• It will be presumed that a natural or legal person is not an independent agent when acting exclusively or almost exclusively on behalf of residents abroad who are related parties.

  • The activities indicated in Article 3 of the MITL (list of exempt activities) will not constitute a permanent establishment only when they are “preparatory or auxiliary.”

  • A resident abroad or a group of related parties may not “fragment” a cohesive business operation into several minor operations to argue that each one falls within the “preparatory or auxiliary” activities exception.

In light of these provisions, taxpayers should review the activities carried out in Mexico through the representative offices of foreign reinsurers, as well as reinsurers registered in the General Registry of Foreign Reinsurers.

The Multilateral Agreement to Implement Measures to Prevent the Erosion of the Tax Base and the Transfer of Benefits in relation to Treaties to Avoid Double Taxation (hereinafter MLI) is intended to incorporate into the treaties provisions that would prevent companies from using strategies aimed at preventing a permanent establishment. Mexico, however, has not yet ratified the MLI. Until the MLI is ratified, the definition of permanent establishment provided in the treaties to avoid double taxation will remain unchanged.

Modifications to the Federal Fiscal Code

General anti-abuse rule

A general anti-avoidance rule would give Mexican tax authorities the ability to recharacterize a transaction for tax purposes if the transaction lacked a business purpose. The tax authorities may re-characterize the transaction to one that would have provided the taxpayer with the reasonably expected economic benefit.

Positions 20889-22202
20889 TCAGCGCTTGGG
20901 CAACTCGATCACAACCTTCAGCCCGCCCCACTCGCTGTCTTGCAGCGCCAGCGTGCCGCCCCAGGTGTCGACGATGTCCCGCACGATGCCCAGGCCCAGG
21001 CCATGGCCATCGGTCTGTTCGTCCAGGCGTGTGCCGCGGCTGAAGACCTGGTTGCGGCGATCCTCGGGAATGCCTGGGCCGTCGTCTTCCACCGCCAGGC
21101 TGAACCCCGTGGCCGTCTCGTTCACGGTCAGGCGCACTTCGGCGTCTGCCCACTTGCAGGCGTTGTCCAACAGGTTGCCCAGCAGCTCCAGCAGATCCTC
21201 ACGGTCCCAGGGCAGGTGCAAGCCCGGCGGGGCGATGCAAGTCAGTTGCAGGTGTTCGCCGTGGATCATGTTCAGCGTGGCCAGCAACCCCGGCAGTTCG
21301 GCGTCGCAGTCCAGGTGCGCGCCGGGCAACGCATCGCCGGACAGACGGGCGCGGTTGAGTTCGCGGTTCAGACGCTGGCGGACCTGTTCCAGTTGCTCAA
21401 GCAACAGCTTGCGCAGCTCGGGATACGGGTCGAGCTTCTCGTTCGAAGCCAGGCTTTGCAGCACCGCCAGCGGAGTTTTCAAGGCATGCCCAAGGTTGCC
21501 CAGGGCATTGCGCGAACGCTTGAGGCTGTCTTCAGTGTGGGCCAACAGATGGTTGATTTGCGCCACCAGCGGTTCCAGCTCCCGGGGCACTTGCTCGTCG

Tax Reform 2020 would deem business purpose to be lacking if the tax benefit is greater than the reasonably expected economic benefit. To quantify the reasonably expected economic benefit, the tax authorities may consider information related to the operation. Taxpayers may consider integrating a tax defense file into their transactions, so that they have contemporaneous evidence that may be provided as part of the audit review.

Disclosure of reportable transactions

In line with Action 12 of the OECD1 BEPS2 action plan, Tax Reform 2020 would require the mandatory disclosure of reportable transactions by tax advisors and, in certain cases, taxpayers. This requirement would apply beginning 1 January 2021. Taxpayers would have to disclose reportable transactions with effects in 2020 beginning in 2021.

Reportable transactions include: (i) those that prevent foreign authorities from exchanging tax or financial information with Mexican tax authorities, including Common Reporting Standard reports; (ii) those that avoid the application of REFIPRES; (iii) the transfer of tax losses; (iv) those that prevent the application of the permanent establishment provisions; (v) the use of hybrid mechanisms; and (vi) the grant or temporary enjoyment of goods and rights without consideration or the rendering of services without payment.


1. Organisation for Economic Co-operation and Development.

2. Base Erosion and Profit Shifting.

For additional information with respect to this Alert, please contact the following:

Mancera, S.C., Mexico City

Ernst & Young LLP (United States), Latin America Business Center, New York

Ernst & Young LLP (United Kingdom), Latin American Business Center, London

Ernst & Young Tax Co., Latin American Business Center, Japan & Asia Pacific